Friday, March 6, 2015

Review: The Brilliant Light of Amber Sunrise by Matthew Crow

The Brilliant Light of Amber Sunrise by Matthew Crow
Life threatening cancer brings two teens together in this funny, honest, and heartwrenching novel in the tradition of The Fault in Our Stars.
Francis is determined to forge his own way in school and life despite his loony, awkward, broken family...and noticeable lack of friends. Then he is diagnosed with leukemia. It wasn’t part of his strategy, but there are moments when he can see the upside. After all, people are nice to you when you’re sick.
While in the hospital, Francis meets Amber. She’s outspoken and sarcastic, and Francis falls for her almost immediately. Hard. Together, they take on the other cancer ward patients, overbearing mothers, and treatments with lively wit.
But Francis’s recovery is taking a different path from Amber’s. He’s actually getting better. And although he knew who he was before cancer, before Amber, now he has no idea how to live—or how to let go…


Publishes in US: March 10th 2015 by Simon Pulse
Genre: ya contemp (illness/cancer)
Source: Simon Teen via Edelweiss
Series? no

Buy it: Amazon Barnes & Noble IndieBound Book Depository

    I wanted to read this one because I love a story that tugs at my emotions. It is reminiscent of McDaniel and of course compared to Fault in our Stars because it is about two cancer kids and their romance.

    It was a nice surprise though that Francis starts out in the before and I got a good sense of who he was and his family dynamics. Francis is a loner, he only has a handful of friends and likes it that way. He is close to his older brother Chris and I liked that this was a focus. His dad is absent but they have their mom. Francis had a sister that died so their mom is dealing with that grief and holds Francis and Chris at somewhat of a distance, which they figure is because she is afraid to lose another one and deal with all the pain again. But she provides for them and tried to give them a good life. We see her get closer to Francis and Chris as he gets his diagnosis. Its awkward at times, but I love that she is making the effort.

    When Francis finds out he has cancer he is not overwhelmed at first. He tests it out and works it and possibility of death around in his head. His mom and Chris deals with their feelings behind closed doors and for a while Francis thinks he wants sine kind of huge breakdown and then when he sees his mom and her heartbreaking sobs with Chris squeezing her tight he feels guilty witnessing it and changes his mind.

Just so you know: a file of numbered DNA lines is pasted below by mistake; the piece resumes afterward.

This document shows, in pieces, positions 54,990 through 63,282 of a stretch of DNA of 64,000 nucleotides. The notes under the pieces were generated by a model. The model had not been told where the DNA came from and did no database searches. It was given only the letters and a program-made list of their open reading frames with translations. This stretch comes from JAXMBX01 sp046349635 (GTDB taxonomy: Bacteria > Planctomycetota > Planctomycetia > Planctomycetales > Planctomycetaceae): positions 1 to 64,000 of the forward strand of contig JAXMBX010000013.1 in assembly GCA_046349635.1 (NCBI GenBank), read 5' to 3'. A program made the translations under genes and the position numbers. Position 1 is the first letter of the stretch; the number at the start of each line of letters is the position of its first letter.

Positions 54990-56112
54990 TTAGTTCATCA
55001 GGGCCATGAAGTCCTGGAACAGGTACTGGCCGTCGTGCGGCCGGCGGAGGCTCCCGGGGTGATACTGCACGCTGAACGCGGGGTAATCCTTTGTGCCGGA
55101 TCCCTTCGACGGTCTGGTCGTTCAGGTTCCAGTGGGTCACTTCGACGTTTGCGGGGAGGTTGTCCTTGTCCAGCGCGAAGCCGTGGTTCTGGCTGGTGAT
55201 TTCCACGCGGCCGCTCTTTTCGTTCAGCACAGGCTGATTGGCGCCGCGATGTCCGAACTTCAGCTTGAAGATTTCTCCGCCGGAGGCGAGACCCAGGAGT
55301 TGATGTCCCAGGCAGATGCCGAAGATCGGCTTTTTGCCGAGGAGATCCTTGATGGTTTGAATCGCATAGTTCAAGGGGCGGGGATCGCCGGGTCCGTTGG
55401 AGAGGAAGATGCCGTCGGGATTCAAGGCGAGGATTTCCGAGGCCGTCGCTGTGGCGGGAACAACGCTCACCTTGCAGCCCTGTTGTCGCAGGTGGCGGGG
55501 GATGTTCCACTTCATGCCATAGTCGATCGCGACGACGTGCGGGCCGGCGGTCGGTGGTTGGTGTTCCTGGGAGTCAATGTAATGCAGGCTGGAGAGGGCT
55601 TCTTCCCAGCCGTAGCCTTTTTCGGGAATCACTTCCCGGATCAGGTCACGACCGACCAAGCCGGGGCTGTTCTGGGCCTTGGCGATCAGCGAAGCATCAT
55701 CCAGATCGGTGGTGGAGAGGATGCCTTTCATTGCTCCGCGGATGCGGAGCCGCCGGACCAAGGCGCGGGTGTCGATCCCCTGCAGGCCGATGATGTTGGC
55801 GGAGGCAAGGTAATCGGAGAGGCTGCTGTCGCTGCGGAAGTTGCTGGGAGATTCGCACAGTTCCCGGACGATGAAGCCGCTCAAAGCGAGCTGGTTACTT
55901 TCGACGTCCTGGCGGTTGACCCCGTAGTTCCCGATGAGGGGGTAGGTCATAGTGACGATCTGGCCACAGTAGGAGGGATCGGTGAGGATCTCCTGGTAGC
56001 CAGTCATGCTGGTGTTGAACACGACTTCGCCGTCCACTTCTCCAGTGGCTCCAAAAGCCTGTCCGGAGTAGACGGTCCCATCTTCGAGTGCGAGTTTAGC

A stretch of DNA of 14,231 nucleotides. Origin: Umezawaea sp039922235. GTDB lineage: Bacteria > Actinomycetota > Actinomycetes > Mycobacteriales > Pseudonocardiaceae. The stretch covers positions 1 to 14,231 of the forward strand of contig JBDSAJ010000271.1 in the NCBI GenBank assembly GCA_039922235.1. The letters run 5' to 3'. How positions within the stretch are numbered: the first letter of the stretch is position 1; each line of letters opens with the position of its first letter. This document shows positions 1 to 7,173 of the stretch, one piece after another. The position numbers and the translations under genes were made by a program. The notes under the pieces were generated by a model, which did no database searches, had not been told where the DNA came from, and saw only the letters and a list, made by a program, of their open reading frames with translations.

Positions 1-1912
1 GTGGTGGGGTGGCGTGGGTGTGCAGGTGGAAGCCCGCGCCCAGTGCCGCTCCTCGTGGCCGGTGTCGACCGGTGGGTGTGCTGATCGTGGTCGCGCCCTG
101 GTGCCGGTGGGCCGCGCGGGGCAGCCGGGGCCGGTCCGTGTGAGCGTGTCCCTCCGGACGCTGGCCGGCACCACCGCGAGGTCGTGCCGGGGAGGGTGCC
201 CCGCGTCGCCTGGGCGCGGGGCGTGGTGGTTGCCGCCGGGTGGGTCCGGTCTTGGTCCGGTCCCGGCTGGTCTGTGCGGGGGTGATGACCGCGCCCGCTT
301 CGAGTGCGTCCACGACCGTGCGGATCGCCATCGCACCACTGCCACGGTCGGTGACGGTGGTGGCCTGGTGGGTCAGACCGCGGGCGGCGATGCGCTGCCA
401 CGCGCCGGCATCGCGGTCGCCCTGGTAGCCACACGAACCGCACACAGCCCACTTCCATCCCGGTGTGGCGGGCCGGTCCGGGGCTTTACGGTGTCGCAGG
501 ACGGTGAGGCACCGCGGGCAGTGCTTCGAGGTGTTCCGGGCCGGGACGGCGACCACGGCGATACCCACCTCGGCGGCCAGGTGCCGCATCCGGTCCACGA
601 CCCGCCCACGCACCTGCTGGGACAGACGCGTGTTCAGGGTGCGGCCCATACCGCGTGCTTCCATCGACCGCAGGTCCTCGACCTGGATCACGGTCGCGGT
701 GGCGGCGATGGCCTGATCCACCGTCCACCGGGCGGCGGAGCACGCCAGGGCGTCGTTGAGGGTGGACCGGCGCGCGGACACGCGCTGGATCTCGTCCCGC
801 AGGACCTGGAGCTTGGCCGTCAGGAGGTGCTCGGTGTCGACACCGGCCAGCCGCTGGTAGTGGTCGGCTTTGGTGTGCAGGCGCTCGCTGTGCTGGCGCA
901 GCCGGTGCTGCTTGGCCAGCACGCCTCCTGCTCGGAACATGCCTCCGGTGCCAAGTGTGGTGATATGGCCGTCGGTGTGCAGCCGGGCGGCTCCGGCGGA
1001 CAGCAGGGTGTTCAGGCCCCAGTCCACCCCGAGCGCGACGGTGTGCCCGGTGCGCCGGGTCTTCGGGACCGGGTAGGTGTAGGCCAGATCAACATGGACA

The relationship was sweet at times, and unique because of the nature of their meeting. Also, Amber was always bold and quick tongued, a joke for everything. Francis felt understood by her and they had kindred spirits, where usually Francis only talked and hung out with his brother and the occasional friend. It was tough when their illnesses got the best of them and the other was anxious at not hearing from the one sick and then the days where they were the one not returning calls or texts.

    The ending is foreshadowed in the beginning, but it didn't take the focus there, The main plot is their learning to live with the cancer they didn't ask for. How they made the best of their good days. They also focused more with their love and relationships. They spend the most time with their family and each other. You realize the importance of unity and being there for the other in family. I enjoyed how close Francis finally got with his mom, and how his bond with his brother is strengthened.

    It was sad, but there was also positive moments, funny times, intensity with their relationship, and the bond of family as themes.

Bottom Line: Emotional cancer kids story.

My question to you, my lovely readers:
Do you think it would be hard to pick up life after extended illness? What would you do or change?


  1. As a parent, I find books like this really tough. Not sure if this will make it on my "read" list but I enjoyed hearing your thoughts!
    Jen @ YA Romantics

  2. I feel so bad for the mom. To go through this one is bad enough but twice is awful

    Karen @For What It's Worth

  3. Cancer stories are always difficult to get through and I can't imagine what it must have been like to read this as a mum. Lovely review Brandi!

  4. I am so glad you enjoyed it. I think it would change a lot. It'd be hard not to. Seems like you'd be much more grateful for every single second and enjoy life a little more because you weren't taking it for granted.

  5. Sounds interesting! As for your question, I think it would be quite difficult if I was sick for a long least, a serious illness that required a lot of hospital visits and feeling sick, etc. like most cancers.


  6. No, I don't think this one is for me. I mean I might love it, but I really don't want one that I know I'll be sobbing at the end. Glad you enjoyed it.

  7. This sounds nice! I think I will read this one, especially as I wasn't the biggest fan of TFiOS, so this sounds like a nice alternative. And yes, I think it would be hard to pick up life again, but I think you would appreciate it a whole lot more, especially the little things that some people take for granted!


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